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Intracardiac Shunts PDF Print E-mail

1. Right to-left shunts

Picture of PFO ClosureAfter a dive which allows venous bubble formation, a diver who has an intracardiac right-to-left shunt is at risk of paradoxical gas embolism, which can result in neurological decompression illness(1,2). The evidence suggests that divers with such shunts are at risk, even when they perform dives which are inside acceptable and safe decompression tables (or algorithms) (1). The risk of decompression illness by this mechanism is related to the tissue nitrogen-load (i.e. pressure-time profile), the size of the shunt and presence of other factors likely to cause right-to-left shunting (3,4). Approximately one quarter of the population have a patent foramen ovale or a small atrial septal defect, but the risk of paradoxical embolism is much greater in those with larger shunts (3). Decompression illness is very unusual in sport divers after dives to less than 20 metres and we have not observed neurological decompression illness that appears to be the result of paradoxical embolism in sport divers after dives to that depth. We have observed neurological decompression illness associated with a large shunt in a professional diver who did a working dive at 18 metres, which required in-water stops that were performed correctly (5).

It therefore seems reasonable that sport divers known to have an intracardiac shunt should be allowed to dive shallower than 15 metres, provided no other cardiac contraindication exists. If a diver with a shunt wishes to go deeper than 15 metres the options include use of nitrox with an air decompression table (to reduce bubble liberation and tissue nitrogen-load) and use of a table such as the DCIEM table which is believed to result in little or no bubble nucleation. It will also be possible for some individuals to return to unrestricted diving after transcatheter closure of the defect (5). It is hoped that, with further understanding of the mechanisms involved it may be possible to vary this advice at a later date.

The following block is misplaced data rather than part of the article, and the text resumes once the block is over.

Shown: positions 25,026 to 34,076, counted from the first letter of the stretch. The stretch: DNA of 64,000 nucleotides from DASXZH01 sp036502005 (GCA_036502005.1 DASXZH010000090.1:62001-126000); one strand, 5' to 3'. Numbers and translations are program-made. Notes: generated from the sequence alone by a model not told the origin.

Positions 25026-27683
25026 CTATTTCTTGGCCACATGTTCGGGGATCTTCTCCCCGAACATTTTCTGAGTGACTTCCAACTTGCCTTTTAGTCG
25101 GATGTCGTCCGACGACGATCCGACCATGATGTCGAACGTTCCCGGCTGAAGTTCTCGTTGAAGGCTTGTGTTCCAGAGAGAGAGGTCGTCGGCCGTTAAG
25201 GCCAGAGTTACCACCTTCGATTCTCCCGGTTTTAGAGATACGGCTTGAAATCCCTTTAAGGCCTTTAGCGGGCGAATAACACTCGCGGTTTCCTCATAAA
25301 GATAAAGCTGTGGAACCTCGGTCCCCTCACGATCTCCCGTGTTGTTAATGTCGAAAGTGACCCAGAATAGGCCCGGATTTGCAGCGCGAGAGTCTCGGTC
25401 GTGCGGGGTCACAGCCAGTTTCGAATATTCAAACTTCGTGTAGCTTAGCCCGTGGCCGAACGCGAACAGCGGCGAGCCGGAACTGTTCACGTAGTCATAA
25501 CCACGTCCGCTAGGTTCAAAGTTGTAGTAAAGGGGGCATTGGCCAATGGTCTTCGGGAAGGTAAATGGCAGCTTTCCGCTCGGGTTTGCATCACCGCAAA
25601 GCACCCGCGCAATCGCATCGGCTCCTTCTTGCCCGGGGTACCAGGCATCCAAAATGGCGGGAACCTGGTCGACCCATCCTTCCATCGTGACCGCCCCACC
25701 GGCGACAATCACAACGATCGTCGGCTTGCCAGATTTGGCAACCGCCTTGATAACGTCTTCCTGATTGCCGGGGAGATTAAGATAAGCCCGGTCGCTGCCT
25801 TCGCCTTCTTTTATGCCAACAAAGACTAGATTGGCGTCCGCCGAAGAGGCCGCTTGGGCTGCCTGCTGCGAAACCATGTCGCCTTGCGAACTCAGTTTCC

2. Haemodynamically important shunts

A small proportion of the population have large and haemodynamically important shunts (e.g. large ASD, large VSD or PDA). In those cases other factors, including haemodynamic consequences of the shunt (e.g. predisposition to pulmonary oedema), will also need to be considered.

3. Small pure left-to-right shunts

Small ventricular septal defects, in individuals with otherwise normal hearts, only shunt left-to-right and have little haemodynamic effects. Asymptomatic individuals with a small ventricular septal defect can be allowed to dive without restriction.

References:
1. Wilmshurst PT, Byme JC, Webb-Peploe MM. Relation between interatrial shunts and decompression sickness in divers. Lancet 1989: 2: 1302-6.
2. Moon RE, Camporesi EM, Kisslo JA. Patent foramen ovale and decompression sickness in divers. Lancet 1989; I: 513-4.
3. Wilmshurst PT, Davidson C, O'Connell G, Byme C. Role of cardiorespiratory abnormalities, smoking and dive characteristics in the manifestations of neurological decompression illness. Clinical Science 1994; 86: 297-303.
4. Wilmshurst PT, Treacher DF, Crowther A, Smith SE. Effects of patent foramen ovale on arterial saturation during exercise and on cardiovascular responses to deep breathing, Valsalva manoeuvre, and passive tilt: relation to history of decompression illness in divers. British Heart Journal 1994; 71: 229-31.
5. Wilmshurst P, Walsh K, Morrison L. Transcatheter occlusion of foramen ovale with a button device after neurological decompression illness in professional divers. Lancet 1996; 348: 752-3.